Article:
If the landlord doesn't listen and act, then you should contact your public health unit.
I live in California and California State laws provide us, the renters, with the opportunity to fix the problems ourselves and deduct the cost from our rent.
So, if your landlord is lagging on fixing your property, you still have options.
The Toxic Mold Prevention Act of 2001 (TMPA), established by the Department of Health Services (DHS), sets standards for mold levels in indoor air. The law also allows DHS to identify remediation standards for owners, contractors and landlords.
Mold growth is classified as a factor of inhabitable conditions and is required, by state law, to be taken care of by landlords according to Civil Code 1941.1, Green vs. Superior Court.
This includes having proper inspections done by licensed mold inspectors, and then having the mold removed from the property by qualified contractors.
As tenants, we have the right to hire inspectors ourselves to get this work done and take the cost out of the following month's rent.
However, you must give your landlord notice that you are having this work done, and give him/her a proper amount of time to fix the issue.
Are landlords only required to fix what is seen, or do they need to have walls checked - especially if there are current water stains - to see if it is throughout the house?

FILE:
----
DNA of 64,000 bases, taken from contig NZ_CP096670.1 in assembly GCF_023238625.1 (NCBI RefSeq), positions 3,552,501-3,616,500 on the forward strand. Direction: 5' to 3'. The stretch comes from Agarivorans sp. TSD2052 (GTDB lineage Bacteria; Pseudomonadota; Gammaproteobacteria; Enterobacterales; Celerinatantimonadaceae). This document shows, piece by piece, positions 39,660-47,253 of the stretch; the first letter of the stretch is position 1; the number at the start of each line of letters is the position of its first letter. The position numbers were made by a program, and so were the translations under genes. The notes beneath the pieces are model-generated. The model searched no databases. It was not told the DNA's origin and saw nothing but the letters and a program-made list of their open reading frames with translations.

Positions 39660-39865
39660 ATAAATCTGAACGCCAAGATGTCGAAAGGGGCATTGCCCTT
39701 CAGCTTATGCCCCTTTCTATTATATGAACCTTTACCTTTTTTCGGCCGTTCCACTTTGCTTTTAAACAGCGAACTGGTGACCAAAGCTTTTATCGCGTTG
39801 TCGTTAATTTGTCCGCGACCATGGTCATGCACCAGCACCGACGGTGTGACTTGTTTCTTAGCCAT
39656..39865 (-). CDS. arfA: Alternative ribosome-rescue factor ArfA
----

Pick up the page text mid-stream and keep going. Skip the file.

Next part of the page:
It appears that the property is not properly ventilated, and could be suffering from damp. Get your landlord to check it out, he is responsible for any such repairs.
Then again, if you keep all the windows closed all the time, then this can cause condensation and it the bathroom isn't properly ventilated, all the moisture settles into the property and causes the mold.
The water drains outside can also cause this, and if the outside pipes are leaking into the brick, your landlord should have all this checked.
Our kitchen has flooded several times. The complex did very little to clean up the problem. Wood cabinets are starting to rot and I am sure there is mold under the tiles and behind major appliances.
Our lease along with a MOLD ADDENDUM is due to be signed. We cannot afford to leave at this time. We do not want to sign this mold addendum, are we required to? Can they choose not to accept our lease renewal if we refuse to sign this?